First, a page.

LABOUR leader Ed Miliband has insisted his party is more interested in tackling tax dodging by “hedge funds” rather than “hedge trimmers” after Ed Balls came under fire for suggesting people should insist on getting a receipt for the smallest cash-in-hand jobs.
The shadow chancellor said he always demanded a written record, even if it was merely for £10 to trim a hedge, because it was the “right thing to do”.
Mr Balls’s comments were criticised as “absurd” by work and pensions secretary Iain Duncan Smith, who said it demonstrated Labour’s “complete lack of understanding” about business.
Shadow business secretary Chuka Umunna dismissed the row as “a storm in a teacup” and insisted Mr Balls was not suggesting that everyone had an obligation to follow his lead by demanding receipts for minor cash-in-hand jobs.
The remarks have fuelled the political row about tax avoidance after revelations about HSBC’s Swiss arm and Mr Miliband’s claim that the Tories were funded by “dodgy donors”.
Mr Miliband, who was launching Labour’s strategy to boost prosperity at Jaguar Land Rover’s plant in Wolverhampton, said: “The point that I would make, that Ed Balls would make, that all of us would make, is what’s important is that people pay their fair share of taxes and that’s what counts. We have always said that and we have always made that clear.”
He added: “I think that we are all clear, the hedge funds – and hedge funds dealing with these issues – is more important than the hedge cutters. That is a clarity of view right across our shadow cabinet.
“I think there is a big contrast here between a party that is willing not to turn a blind eye to tax avoidance but to take it on and to deal with it and to change the rules and to change the law, because I think this is a huge issue, and a government that has, frankly, failed on this.”
Asked on BBC Radio 5 Live’s Pienaar’s Politics about what constituted tax avoidance, Mr Balls said: “The right thing to do if you are having somebody cut your hedge for a tenner is to make sure they give you their name and address and a receipt and a record for the fact that you have paid them.”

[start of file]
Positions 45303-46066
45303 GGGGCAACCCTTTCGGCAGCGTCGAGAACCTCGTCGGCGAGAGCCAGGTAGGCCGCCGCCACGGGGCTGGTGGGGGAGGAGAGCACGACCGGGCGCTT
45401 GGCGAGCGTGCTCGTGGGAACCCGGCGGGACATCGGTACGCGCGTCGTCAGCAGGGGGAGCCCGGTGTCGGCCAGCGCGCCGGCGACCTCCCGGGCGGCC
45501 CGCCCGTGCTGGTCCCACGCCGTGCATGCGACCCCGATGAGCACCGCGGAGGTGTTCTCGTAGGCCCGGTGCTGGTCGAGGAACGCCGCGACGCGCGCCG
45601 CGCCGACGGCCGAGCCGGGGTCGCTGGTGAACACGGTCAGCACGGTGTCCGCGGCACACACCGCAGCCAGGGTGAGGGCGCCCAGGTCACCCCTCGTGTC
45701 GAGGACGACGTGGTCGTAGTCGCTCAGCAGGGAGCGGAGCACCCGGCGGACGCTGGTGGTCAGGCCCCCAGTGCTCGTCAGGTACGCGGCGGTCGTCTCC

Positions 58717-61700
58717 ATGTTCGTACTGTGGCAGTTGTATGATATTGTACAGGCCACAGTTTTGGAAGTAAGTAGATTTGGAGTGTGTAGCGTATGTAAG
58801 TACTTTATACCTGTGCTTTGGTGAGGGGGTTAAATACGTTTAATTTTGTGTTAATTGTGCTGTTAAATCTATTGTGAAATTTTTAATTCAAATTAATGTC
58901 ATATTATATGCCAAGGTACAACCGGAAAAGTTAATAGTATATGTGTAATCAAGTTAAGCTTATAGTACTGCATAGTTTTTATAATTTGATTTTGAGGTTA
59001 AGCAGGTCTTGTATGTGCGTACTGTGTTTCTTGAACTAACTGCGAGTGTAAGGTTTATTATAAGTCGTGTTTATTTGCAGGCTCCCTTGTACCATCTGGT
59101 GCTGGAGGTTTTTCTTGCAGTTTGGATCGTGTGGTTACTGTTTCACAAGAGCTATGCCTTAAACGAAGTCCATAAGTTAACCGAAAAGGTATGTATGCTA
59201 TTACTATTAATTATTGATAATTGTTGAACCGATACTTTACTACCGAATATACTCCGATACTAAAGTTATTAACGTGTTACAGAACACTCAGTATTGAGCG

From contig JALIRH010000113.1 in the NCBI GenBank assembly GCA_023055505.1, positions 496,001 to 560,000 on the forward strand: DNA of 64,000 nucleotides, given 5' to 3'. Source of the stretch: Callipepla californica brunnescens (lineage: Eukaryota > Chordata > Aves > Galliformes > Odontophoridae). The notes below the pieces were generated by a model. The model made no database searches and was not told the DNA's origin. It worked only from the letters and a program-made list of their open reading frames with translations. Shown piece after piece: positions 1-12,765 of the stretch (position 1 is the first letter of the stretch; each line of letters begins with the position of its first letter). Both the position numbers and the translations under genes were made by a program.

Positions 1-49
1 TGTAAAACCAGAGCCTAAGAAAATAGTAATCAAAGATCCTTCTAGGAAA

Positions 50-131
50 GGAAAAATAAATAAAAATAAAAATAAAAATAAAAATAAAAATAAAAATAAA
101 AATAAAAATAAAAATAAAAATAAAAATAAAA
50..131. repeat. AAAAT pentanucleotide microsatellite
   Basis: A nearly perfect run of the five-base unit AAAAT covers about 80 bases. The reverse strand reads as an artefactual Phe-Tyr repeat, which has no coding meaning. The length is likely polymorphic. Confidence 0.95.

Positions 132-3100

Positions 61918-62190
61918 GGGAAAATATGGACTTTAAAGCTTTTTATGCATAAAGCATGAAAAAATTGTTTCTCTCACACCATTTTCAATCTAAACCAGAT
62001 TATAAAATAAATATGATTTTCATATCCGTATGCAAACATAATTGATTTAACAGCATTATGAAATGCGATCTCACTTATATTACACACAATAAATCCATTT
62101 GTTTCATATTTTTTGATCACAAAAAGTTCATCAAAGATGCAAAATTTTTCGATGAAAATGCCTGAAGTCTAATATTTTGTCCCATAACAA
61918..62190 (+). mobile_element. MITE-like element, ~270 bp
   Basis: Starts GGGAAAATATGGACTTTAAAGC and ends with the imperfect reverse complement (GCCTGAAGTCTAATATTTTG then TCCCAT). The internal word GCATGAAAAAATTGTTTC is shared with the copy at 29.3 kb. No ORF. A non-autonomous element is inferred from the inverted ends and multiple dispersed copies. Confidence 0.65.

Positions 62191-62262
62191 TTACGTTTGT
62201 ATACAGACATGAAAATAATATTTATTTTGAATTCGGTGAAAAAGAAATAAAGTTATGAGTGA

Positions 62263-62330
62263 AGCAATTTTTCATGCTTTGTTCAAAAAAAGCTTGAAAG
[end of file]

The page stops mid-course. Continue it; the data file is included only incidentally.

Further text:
Appearing alongside Mr Miliband at Jaguar Land Rover, Mr Balls insisted he was not trying to end the “cash economy” but it was important that tax rules were followed by even the smallest firms to prevent “cowboy operators” gaining an unfair advantage over law-abiding competitors.
He said: “Ed’s point about tackling tax avoidance, that is important for the smallest firms, companies as well who are playing by the rules. That does not mean that you can’t have a cash economy, but you have got to make sure the legitimate small businesses get the proper support they deserve from HM Revenue and Customs and we will make sure they do.”
Mr Duncan Smith said he did not believe anyone else in the UK followed Mr Balls’ advice on receipts.
The Tory Cabinet minister said: “I don’t think anybody in the country probably does that unless they sit down and they do it as part of a process; in other words, if you are employing somebody in which the objective is paying them cash as a process of your business, then of course I suspect most businesses do keep some kind of record, that’s the right thing to do.
“But if you have a one-off payment for something and you pay cash, I shouldn’t think anybody in the country does that necessarily … what it exemplifies is Labour’s complete lack of understanding about how business works and, actually, how people get by.”
Mr Umunna insisted that his colleague was not “demanding” that people keep “every single receipt that they get”.
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